TCD Question #11 - The Only Truly Free Man

by Arturo Perez-Reverte

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Re: TCD Question #11 - The Only Truly Free Man

Unread postby Parlez » Fri Aug 15, 2008 6:46 pm

Liz wrote:
Parlez wrote:I don't get that part either, Liz. Mercury is known as the fleet-footed speedy messenger of the gods, but I've never heard of him (or his avatar, the joker) as being the souls' guide through the kingdom of shadows. That sounds to me more like the devil. But in that context, the devil is imaged usually as a more cathonic entity, like a snake or a dragon. It's a stretch, but I guess you could say that someone who's so disenfranchized and beyond the pale in 'normal' society would, by necessity, be 'free' to become familiar with and comfortable in the realm of darkness and shadow. In which case, the joker might be seen as a suitable guide, showing the way through the labyrinth leading to esoteric knowledge and depth. In some mythologies there's also the Trickster ~ like the bogeyman, who hides out in the dark forest and jumps out at unsuspecting passers-by and scares the pants of them. Why? To try to get them out of their conventional ways of thinking and to remind them of the dark, shadowy realms they're trying so hard to ignore/avoid.
Maybe that's the connection here...? :eyebrow:

Parlez, I don’t see this figure as being free at all, being stuck in this role of a guide through the Labyrinth for eternity. This makes me think I am misunderstanding the point. :-)

If you're talking about the Cyclops who's restricted/doomed to residing in the labyrinth, then, yes, that's not freedom. But if you consider the Hero who conquers said terrible beastie and thus gains the ability to enter and leave the so-called Kingdom of Shadows, then you're talking about a free man. But we don't think of that kind of Hero as being a Fool, right? And he's not, in classic Greek mythology; the Hero and the Joker are two different archtypes. That's why the Baroness' interpretation breaks down in that last line. She mixing her myths me thinks.
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Re: TCD Question #11 - The Only Truly Free Man

Unread postby gemini » Sat Aug 16, 2008 12:38 am

Parlez wrote:
gemini wrote:

Parlez said
Mercury is known as the fleet-footed speedy messenger of the gods, but I've never heard of him (or his avatar, the joker) as being the souls' guide through the kingdom of shadows.
It sounds as though your instinct is to defend astrology from the dark side. Your instinct to protect astrology

Mercury, the messenger of the gods, is from Greek mythology, not astrology. Western Astrology borrowed the interpretations for the planets from pre-exisitng Greco-Roman mythology. Ergo, I'm defending/protecting nothing; I'm just stating academic info about Mercury, based on a mythology that contends he was sent from the gods who resided above, not below. If you want underworld, satanic connections you have to look elsewhere - to the god Hades and his ilk. Mercury was not a messenger of evil, or for Hades, or sent From Hell.

I will bow to your greater knowledge on the subject here.
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Re: TCD Question #11 - The Only Truly Free Man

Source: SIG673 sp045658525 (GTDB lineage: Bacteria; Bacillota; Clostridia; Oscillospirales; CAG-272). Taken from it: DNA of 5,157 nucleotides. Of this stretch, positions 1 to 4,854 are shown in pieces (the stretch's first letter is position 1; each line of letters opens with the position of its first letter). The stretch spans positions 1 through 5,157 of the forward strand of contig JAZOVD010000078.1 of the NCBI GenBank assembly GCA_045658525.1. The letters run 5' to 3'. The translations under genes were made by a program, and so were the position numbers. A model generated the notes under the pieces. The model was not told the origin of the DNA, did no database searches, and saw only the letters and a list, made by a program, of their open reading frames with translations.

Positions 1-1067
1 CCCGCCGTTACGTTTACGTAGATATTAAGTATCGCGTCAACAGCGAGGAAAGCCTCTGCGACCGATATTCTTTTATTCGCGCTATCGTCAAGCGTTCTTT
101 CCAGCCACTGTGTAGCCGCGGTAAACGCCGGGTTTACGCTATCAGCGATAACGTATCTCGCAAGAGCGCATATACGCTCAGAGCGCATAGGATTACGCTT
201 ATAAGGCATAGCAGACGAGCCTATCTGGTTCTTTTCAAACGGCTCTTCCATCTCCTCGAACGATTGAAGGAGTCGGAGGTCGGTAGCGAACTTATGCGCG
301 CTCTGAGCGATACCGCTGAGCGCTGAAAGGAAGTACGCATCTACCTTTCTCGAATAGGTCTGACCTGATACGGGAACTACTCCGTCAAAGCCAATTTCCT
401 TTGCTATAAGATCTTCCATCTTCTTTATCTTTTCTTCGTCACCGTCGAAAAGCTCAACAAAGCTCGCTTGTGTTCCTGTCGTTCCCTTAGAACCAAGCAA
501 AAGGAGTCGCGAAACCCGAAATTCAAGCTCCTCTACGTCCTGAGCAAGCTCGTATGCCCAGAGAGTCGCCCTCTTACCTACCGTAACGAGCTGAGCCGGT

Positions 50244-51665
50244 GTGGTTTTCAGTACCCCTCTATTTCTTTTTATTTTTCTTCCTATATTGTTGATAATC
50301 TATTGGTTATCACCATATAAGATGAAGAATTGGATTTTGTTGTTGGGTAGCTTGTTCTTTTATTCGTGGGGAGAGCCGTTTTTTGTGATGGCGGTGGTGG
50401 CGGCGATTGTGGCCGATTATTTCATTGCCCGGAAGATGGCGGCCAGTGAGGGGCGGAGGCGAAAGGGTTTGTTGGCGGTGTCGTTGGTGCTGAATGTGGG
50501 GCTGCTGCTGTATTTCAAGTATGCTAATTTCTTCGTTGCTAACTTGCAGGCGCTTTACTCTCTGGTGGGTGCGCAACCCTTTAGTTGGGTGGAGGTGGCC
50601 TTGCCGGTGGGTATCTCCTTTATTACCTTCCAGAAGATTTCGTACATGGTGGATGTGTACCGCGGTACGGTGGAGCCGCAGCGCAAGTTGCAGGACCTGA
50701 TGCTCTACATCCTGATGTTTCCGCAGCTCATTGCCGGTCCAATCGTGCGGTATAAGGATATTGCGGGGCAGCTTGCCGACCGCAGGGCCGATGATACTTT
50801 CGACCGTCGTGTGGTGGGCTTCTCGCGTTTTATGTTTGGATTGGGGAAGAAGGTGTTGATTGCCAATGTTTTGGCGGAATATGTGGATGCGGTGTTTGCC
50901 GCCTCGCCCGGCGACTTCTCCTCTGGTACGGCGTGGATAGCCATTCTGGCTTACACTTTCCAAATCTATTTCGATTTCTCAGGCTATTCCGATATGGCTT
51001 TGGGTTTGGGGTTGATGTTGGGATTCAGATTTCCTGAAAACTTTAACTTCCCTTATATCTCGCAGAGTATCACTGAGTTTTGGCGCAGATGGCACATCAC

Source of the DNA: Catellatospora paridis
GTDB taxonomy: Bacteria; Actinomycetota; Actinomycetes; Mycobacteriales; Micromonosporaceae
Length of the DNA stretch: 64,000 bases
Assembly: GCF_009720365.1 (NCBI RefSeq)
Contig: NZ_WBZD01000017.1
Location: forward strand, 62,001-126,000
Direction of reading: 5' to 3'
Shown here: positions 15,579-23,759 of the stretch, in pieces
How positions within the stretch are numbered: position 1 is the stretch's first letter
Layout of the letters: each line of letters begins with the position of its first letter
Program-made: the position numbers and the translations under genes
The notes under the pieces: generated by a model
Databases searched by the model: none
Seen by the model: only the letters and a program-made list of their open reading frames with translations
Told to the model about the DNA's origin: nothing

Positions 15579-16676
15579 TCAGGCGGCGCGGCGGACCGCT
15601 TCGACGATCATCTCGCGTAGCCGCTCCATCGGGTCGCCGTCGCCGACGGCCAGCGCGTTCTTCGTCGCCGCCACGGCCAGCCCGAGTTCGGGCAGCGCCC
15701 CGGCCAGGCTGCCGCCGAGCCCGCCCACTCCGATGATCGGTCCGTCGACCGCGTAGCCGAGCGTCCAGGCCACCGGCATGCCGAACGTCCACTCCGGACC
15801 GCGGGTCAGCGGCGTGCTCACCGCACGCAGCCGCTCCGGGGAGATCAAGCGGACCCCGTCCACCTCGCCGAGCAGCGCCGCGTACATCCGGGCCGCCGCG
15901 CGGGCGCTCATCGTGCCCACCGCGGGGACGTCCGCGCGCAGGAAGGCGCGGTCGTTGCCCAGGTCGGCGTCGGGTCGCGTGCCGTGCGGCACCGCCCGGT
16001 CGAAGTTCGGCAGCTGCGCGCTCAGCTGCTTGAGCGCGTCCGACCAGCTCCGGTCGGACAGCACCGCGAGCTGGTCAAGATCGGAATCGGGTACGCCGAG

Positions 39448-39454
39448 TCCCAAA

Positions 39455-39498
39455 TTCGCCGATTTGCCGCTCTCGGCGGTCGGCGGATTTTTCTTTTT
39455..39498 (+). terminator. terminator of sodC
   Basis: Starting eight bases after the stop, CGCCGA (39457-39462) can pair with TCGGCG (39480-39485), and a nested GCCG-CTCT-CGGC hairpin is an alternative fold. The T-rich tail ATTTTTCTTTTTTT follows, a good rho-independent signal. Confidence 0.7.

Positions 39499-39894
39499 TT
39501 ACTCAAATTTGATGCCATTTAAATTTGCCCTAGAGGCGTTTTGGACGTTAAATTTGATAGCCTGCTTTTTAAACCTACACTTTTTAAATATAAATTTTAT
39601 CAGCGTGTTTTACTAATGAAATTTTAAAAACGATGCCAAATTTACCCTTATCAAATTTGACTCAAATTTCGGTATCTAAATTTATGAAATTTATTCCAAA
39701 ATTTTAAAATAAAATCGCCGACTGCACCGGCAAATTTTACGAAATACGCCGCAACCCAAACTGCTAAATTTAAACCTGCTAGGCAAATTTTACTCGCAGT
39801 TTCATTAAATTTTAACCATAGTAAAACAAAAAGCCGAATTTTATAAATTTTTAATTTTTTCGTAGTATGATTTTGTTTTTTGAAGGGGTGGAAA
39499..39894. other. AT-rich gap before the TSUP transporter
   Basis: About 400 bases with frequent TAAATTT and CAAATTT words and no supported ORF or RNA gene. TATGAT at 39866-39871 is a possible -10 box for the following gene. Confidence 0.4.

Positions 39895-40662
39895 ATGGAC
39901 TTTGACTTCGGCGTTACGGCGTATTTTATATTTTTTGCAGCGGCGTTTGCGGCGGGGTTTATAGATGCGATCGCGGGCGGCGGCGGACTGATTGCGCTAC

Unread postby suec » Sat Aug 16, 2008 9:58 am

Wow, much to ponder on here. This morning, I had finally decided on an answer, only to be given a lot more to think about when I read the discussion.
For me, the most interesting aspect of Mercury is his freedom to move from place to place, from one world to another, including from Mt Olympus to the Underworld - and back again naturally, so he isn't confined by the usual boundaries in that way. The joker strikes me as occupying a similar position in terms of not being confined to one place - to quote Parlez: “not being expected to conform to the ordinary norms of the day”. He is able to cross social boundaries that others can’t.
I think in the context of this story, the “truly free man” is one whose mind is free and who exercises his own judgement. Corso has to do that, to decide whether or not to go along with what he has read about the Devil, and accept “conventional wisdom” or how much to go along with anything else he reads for that matter, including T3M and The Nine Doors of course. He has to decide for himself what the “truth” is about the girl and possibly earn a different fate.
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Re: TCD Question #11 - The Only Truly Free Man

Unread postby Parlez » Sat Aug 16, 2008 10:29 am

Nice points, suec. It's important to remember that Mercury is known to move fast, communicating in flashes. He doesn't stick around to make sure the mortal recipient got it 'right'. Ergo, sometimes Mercury's quick insights can lead a person to great mental clarity, sometimes to great mental confusion. At this point of the story it's up for grabs which way Corso is going with all his mental gymnastics; with all his literary intertexual associations. I thought he was heading for a brainfreeze myself, getting so overloaded with information that he couldn't possibly process everything rationally and move beyond the infernal buzzing in his head. He seemed to be just taking everything in, adding it to his cerebral stew, without pausing to reflect or to separate the wheat from the chaff, as it were.

Hmmm...indeed, the devil is in the details.
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Re: TCD Question #11 - The Only Truly Free Man

Unread postby Liz » Sat Aug 16, 2008 5:51 pm

Parlez wrote: Hmmm...indeed, the devil is in the details.

So is Pérez-Reverte.

Now to add another layer.... All of this discussion on Mercury, the God, inspired me to look further and to go back and re-read the original quote in question. “In occult philosophy the joker is identified with the mercury of the alchemists.” Here are some interesting things I found by Googling "mercury of the alchemists":

From Wikipedia: